Wanluan Painted Bridge
West of Wugoushui, this suspension bridge stretching 168 meters across the Donggang River – both Wugoushui and Wanjin are on tributary waterways upstream – was built as a facilitator bridge for the local walkway/bikeway system. The brightly painted architectural work, central mountains in full view one way and Kaohsiung skyscrapers seen far to the west, the latter appearing as though fantasy-land miniature models, has been made even more attractive with 3D paintings of a charging rhinoceros, shark attack, whirlpool, and other thrilling scenes festooning its deck – Taiwan’s only 3D-artwork suspension bridge.
Wanluan Pig Trotters
Bantiao, a type of thick, broad noodle made from pure rice-flour milled into paste served with broth, scallions, marinated meat, and bean sprouts, is a must-order staple at Hakka restaurants in Taiwan. But the signature Hakka culinary staple in Wanluan is the Hakka-style pig trotter.
According to local lore late ROC President Chiang Ching-kuo, while on a local inspection tour, enthused about the Hakka Wanluan-recipe trotters, till then eaten as a bantiao side dish. A new Taiwan tourist must-have was born. As with many other foods given the “stamp of (an) authority,” it lead to today’s always-busy strip of trotter-specialty eateries on little Wanluan town’s Minhe Road.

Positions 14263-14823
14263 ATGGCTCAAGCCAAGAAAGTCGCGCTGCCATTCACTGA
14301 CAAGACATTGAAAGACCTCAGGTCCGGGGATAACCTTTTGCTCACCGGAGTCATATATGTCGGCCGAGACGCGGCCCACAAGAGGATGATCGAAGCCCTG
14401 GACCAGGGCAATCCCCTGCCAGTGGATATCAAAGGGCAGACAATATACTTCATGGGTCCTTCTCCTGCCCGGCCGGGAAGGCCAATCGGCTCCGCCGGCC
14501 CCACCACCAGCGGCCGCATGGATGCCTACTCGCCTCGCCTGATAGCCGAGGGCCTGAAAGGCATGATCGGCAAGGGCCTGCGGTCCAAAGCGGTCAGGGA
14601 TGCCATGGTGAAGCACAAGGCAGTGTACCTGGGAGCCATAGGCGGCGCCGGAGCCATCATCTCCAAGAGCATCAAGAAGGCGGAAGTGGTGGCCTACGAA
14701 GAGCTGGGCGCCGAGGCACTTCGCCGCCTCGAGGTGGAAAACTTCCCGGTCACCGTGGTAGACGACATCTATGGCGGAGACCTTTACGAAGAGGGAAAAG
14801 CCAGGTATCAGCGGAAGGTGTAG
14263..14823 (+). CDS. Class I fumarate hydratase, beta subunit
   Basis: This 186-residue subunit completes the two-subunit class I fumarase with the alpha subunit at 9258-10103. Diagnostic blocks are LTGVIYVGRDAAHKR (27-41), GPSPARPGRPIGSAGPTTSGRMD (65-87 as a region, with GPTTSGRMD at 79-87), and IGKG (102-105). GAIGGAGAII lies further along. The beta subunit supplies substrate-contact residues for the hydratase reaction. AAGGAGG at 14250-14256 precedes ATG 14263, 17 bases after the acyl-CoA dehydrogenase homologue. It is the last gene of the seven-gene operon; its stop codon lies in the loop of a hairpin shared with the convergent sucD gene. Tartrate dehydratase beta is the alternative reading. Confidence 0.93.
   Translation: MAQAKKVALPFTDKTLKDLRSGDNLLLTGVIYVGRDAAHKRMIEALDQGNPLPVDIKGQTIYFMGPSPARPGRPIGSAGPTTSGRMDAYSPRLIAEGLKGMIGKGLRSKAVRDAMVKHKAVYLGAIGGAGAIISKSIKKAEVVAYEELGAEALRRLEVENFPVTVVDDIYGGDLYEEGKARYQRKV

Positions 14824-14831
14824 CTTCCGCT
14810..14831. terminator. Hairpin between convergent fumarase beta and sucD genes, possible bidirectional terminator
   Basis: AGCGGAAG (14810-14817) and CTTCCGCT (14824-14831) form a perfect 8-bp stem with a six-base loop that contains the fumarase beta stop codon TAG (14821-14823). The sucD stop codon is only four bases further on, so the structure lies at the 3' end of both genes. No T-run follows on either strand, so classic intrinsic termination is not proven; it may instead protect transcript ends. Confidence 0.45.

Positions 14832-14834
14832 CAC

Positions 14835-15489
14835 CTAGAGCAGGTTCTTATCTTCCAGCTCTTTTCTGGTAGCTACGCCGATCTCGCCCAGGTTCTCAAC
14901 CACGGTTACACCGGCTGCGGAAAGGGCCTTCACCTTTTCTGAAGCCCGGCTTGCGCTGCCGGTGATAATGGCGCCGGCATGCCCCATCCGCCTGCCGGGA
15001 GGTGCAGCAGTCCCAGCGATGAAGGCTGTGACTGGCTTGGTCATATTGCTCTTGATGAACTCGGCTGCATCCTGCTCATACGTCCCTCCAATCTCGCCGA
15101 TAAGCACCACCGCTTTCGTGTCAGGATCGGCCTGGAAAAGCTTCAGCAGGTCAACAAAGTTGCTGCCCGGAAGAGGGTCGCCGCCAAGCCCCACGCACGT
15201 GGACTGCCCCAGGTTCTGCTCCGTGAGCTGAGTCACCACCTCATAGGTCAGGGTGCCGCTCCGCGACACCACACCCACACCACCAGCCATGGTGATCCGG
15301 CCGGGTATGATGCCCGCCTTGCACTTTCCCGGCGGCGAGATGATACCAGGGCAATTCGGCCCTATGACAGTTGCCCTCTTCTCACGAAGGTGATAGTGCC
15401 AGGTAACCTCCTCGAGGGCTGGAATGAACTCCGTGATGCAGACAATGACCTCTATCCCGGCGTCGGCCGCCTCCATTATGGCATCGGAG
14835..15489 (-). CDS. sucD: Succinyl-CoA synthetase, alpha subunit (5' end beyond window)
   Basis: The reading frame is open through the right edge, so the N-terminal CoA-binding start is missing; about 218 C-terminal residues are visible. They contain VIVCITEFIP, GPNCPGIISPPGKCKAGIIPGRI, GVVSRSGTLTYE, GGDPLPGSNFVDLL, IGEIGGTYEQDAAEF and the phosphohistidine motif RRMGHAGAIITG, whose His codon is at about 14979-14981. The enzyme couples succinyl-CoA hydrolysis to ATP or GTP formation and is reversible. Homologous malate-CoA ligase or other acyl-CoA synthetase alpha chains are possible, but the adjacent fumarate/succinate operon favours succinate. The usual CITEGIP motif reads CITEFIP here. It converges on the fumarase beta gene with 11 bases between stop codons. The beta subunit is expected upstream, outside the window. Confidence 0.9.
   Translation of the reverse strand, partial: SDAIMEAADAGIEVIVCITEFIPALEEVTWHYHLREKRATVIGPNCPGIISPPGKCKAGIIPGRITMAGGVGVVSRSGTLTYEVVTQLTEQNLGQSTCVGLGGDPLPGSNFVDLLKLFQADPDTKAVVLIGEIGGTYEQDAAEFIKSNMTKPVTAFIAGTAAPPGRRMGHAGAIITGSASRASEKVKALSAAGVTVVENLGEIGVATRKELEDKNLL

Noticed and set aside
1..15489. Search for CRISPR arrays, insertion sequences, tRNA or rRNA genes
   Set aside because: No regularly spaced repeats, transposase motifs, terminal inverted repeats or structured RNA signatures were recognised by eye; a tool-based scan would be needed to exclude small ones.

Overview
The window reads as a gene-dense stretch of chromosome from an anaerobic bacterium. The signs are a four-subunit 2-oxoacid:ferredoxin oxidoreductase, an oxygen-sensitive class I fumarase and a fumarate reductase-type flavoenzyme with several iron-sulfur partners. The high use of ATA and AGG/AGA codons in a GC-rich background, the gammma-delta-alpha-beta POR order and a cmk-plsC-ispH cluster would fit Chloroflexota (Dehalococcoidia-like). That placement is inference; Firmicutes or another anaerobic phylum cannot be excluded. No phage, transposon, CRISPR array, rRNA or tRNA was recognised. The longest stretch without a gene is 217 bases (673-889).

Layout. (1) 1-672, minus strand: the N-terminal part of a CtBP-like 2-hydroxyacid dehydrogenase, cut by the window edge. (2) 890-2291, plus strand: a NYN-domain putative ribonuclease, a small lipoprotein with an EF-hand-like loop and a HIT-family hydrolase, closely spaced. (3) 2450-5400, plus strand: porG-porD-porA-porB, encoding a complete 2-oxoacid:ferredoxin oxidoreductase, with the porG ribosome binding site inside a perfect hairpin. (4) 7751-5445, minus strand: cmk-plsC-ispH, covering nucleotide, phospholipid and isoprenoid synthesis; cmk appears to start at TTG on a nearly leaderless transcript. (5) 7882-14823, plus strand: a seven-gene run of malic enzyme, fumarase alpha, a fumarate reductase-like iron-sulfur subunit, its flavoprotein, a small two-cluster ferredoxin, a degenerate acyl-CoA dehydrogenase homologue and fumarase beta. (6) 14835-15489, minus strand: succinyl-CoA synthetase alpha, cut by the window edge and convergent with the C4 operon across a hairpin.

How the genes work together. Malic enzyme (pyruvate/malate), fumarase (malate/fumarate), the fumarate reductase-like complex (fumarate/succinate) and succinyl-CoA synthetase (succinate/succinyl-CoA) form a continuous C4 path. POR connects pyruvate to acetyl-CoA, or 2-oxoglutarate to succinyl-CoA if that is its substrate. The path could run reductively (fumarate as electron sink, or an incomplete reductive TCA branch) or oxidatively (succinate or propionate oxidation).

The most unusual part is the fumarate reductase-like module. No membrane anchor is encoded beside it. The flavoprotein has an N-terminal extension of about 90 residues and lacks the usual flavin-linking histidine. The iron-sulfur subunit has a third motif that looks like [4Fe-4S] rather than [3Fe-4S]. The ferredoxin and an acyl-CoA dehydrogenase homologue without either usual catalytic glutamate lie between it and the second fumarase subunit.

Lin Family Wanluan Pig Trotters is one of the town’s two big names. Its story began with a bantiao shop opened in 1949 by the grandmother of current owner Lin Jia-yi. Images of grandma are prominent on the walls, along with other black-and-white period photos in a supporting role. Wanluan trotters are braised in a savory mix of soy sauce, Chinese herbs, salt, sugar, and water. The secret is in the proportions – each seller harbors a deep family-recipe secret, and Lin thought it humorous when Travel in Taiwan politely “requested” revelation of hers.
Note that each trotter is big, 1.5~2kg, and is chopped into small chunks for Chinese group-style eating. Note also that it is served cold. Finally, note that the Lin restaurant is a good place for gift/souvenir buying as well, offering pork-jerky take-home packages (NT$100~130), strips paper-thin and crispy or thick, fibrous, and tender.
About the author
A Canadian, Rick has been resident in Taiwan almost continually since 1988. His book, article, and other writings, on Asian and North American destinations and subjects—encompassing travel, culture, history, business/economics—have been published widely overseas and in Taiwan. He has worked with National Geographic, Michelin, APA Insight Guides, and other Western groups internationally, and with many local publishers and central/city/county government bodies in Taiwan. Rick also handles a wide range of editorial and translation (from Mandarin Chinese) projects.